“In my opinion, is it is better to have someone who is on a drug like Suboxone which is a combination of Buprenorphine and Naloxone than to be on heroin,” Dr. Scott Rawls, associate professor of pharmacology & Center for Substance Abuse Research at Temple University, said. “It’s a proven fact that Suboxone will reduce relapse rates to heroin which is a good thing but it’s also a proven fact that once those patients are on Suboxone they have a hard time stopping and taking the actual Suboxone itself. So I think the goal is to find non-opioid medications that are useful in reducing relapse.”
Behavioral therapies are seen as the motivational way for those suffering from substance abuse disorder to get the encouragement to stay clean. They can range from counseling to therapy, from individual to group settings. Cognitive-behavioral therapy, or CBT, can help individuals shed light on what is triggering their addiction and find ways to avoid thoughts and behaviors that can put their recovery in jeopardy.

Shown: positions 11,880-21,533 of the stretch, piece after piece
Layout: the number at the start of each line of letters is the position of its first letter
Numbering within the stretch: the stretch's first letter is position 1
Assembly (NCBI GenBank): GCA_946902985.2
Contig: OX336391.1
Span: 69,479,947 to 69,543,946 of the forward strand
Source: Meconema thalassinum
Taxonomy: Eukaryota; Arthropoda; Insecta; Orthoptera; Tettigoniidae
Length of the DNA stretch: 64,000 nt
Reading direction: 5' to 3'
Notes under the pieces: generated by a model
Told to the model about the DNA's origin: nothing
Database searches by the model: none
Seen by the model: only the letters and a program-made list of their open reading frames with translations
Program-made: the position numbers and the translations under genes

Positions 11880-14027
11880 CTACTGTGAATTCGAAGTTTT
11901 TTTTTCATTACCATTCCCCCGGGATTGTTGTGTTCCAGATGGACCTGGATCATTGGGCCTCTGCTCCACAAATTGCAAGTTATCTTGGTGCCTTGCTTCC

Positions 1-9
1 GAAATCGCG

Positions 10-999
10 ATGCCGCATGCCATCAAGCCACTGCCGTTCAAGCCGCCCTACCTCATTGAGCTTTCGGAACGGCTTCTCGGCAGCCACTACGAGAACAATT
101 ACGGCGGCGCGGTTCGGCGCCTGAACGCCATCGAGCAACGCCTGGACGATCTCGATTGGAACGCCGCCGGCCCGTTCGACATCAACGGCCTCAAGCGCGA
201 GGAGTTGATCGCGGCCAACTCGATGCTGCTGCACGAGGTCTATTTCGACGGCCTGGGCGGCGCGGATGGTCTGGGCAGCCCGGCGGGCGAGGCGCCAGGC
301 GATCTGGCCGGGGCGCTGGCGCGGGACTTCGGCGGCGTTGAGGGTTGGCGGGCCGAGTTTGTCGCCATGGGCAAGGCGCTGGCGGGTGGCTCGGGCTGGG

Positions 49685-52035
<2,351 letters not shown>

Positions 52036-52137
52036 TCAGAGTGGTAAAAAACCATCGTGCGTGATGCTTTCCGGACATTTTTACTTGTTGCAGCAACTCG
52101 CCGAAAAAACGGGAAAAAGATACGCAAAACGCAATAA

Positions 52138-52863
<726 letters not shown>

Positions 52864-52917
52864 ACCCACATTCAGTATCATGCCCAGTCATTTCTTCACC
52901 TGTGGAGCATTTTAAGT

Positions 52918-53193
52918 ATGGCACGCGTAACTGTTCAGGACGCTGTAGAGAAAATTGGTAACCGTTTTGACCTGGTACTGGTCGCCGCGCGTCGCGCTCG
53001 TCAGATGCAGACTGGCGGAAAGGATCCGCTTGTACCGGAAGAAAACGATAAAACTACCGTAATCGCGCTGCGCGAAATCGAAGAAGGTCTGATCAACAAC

“There are a lot of relapses associated with people that try to get clean or want to get clean,” Tom Connell, recovering alcoholic and licensed counselor, said. “But the key is just kind of keep building up their resiliency helping them to say, ‘if you stumble or if you fall, get right you back up again keep plugging away at it and eventually you will get sober.’”
Although these treatment options have been successful, we as Americans are left with one overall question. What is the first step to getting those the help that they deserve?
“If we’re talking about it, we can find solutions,” interventionist Patrick Brown said. “But if we’re afraid to talk about it, we’ve got no hope.”
Written by: Jill Nawoyski and Jessica Ferrarelli
Recovery is Possible
Recovery is possible and provides hope to those who have been impacted by drugs and alcohol. Created by: Jill Nawoyski
AA and NA
The Alcoholics Anonymous 12-step recovery program also known as A.A., is a free anonymous program for people suffering from alcohol abuse. The twelve steps are a group of spiritual principles and if practiced as a way of life, can put the obsession to drink to rest.